The MENRVA group is focusing on the design and development of different climbing systems to be used for both servicing operations on Earth and Space exploration.
This robot is designed in the style of a tank with 2 parts, connected by a central joint. When climbing, the rear segment of the tank is responsible for preloading the front against the wall to ensure that it doesn't detach from the wall. Sensors provide the necessary information to detect impending detachment, and the control strategy acts to keep the robot attached to the wall. Along the treads of the tank are bio-inspired dry adhesives, also manufactured in the MENRVA lab.
Here is a video of our tank robot in action: "Scientists reach the heights with gecko-inspired robot"
Sample publications (complete list of publications can be found at this link):
Krahn, J, Liu, Y, Sadeghi A, and Menon, C (2011) A tailless timing belt climbing platform utilizing dry adhesives with mushroom caps, Smart Materials and Structures, Vol.20, No.11 (11pp)
Has generated a lot of press. Here are a couple of the 100+ news releases related to the robot he was working on:
- News 1130: "SFU researchers create robot based on a gecko"
- Vancouver Sun: "SFU creates robotic gecko that climbs walls"
- Discovery.com: "Gecko inspired robot rolls up walls"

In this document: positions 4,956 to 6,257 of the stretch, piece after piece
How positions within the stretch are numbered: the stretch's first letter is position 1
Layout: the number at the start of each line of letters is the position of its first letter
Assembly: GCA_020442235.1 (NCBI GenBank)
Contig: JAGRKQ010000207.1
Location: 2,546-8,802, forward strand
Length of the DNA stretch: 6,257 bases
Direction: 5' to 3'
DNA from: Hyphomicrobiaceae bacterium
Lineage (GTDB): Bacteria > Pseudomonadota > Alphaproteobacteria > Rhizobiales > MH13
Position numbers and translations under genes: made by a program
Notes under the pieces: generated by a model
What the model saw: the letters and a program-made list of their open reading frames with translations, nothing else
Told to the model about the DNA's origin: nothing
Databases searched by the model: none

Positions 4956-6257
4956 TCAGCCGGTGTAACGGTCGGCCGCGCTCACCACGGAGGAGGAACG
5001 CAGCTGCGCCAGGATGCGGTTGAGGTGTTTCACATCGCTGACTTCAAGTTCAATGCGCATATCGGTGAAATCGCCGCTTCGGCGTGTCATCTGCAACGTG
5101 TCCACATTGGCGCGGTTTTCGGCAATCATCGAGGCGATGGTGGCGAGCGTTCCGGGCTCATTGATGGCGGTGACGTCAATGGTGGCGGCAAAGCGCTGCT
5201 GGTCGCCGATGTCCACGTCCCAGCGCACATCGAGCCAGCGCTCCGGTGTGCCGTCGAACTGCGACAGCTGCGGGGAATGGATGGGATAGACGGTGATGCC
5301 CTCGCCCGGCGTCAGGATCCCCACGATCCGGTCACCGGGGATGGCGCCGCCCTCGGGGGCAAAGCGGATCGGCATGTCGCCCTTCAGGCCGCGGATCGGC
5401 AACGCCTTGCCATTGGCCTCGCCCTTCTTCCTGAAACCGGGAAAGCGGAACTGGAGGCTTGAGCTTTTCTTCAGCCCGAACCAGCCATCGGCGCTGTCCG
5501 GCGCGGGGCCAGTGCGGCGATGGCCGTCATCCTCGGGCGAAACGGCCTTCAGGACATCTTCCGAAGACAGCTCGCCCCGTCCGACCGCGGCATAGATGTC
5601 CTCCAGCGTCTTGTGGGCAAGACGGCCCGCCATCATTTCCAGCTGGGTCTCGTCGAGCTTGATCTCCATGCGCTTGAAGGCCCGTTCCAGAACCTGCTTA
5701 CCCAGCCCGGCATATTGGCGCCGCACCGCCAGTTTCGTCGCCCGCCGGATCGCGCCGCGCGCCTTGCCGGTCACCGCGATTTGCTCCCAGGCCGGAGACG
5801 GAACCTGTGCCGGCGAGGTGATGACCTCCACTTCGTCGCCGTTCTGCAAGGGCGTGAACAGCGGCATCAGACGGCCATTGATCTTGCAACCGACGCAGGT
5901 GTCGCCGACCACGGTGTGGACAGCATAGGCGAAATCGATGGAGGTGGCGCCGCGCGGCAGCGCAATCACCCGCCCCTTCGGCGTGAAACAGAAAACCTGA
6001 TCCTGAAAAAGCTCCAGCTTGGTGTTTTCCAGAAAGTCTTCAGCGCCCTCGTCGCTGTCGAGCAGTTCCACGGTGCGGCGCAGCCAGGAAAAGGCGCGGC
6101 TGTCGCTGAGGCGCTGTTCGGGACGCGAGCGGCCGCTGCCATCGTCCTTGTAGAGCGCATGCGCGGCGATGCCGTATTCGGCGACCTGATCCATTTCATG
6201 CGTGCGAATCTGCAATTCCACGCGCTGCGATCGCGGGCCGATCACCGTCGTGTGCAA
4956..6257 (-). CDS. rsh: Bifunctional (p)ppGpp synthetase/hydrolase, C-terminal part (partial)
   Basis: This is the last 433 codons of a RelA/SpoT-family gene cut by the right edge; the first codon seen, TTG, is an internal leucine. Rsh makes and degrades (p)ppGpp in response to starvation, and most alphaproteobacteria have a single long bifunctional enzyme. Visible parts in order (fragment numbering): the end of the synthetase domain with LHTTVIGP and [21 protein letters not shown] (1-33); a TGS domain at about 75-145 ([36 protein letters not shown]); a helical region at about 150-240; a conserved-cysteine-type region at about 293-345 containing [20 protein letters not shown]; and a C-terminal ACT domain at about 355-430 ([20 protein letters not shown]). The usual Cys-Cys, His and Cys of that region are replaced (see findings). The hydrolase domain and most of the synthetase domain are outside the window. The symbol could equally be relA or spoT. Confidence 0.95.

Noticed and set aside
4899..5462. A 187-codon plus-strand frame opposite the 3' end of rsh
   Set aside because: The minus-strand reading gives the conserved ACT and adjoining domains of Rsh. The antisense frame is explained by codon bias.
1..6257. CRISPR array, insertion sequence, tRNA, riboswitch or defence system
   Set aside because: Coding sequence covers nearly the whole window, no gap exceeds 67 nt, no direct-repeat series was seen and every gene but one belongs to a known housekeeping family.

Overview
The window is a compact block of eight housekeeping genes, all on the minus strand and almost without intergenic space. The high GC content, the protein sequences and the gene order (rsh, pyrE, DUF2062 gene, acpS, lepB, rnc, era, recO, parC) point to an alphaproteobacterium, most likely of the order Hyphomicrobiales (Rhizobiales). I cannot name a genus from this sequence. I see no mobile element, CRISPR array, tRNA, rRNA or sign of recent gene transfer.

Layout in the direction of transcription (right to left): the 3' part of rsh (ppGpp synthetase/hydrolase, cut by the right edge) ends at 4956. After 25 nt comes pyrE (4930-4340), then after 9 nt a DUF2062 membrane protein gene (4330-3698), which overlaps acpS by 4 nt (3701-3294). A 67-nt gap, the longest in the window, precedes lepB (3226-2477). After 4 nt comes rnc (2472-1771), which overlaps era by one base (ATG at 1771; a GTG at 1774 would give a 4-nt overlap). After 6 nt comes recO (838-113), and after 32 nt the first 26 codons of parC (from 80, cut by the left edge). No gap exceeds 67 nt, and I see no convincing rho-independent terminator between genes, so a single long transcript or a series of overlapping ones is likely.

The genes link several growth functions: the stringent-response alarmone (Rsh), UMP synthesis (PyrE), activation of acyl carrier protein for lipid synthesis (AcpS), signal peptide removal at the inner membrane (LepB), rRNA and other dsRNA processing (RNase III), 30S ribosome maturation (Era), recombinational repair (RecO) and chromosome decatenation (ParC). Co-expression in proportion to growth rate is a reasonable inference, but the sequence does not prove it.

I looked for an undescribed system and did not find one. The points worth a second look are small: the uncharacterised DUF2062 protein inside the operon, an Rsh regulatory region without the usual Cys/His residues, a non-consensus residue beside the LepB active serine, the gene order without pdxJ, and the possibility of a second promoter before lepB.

- Engadget.com: "TBCP-II tank robot climbs walls with gecko inspired feet"
For a more complete list, see his profile on the DGS website:
Photo of the TBCP-II:
This spider inspired robot has legs with dry-adhesives on the feet. A preliminary version of the robot has been completed using off-the-shelf electronics, and currently work is towards a new version of the robot that will be used as a scientific testing platform to examine phenomona related to climbing with dry adhesives.
Li, Y, Ahmed, A, Sameoto, D, and Menon, C (2011) Abigaille II: towards the development of a spider-inspired climbing robot, Robotica. doi:10.1017/S0263574711000373 (link)
The movie below was published on the MIT Technology Review:
Photos of our spider-inspired climbing robot (Abigaille II) and a webots simulation of the same platform: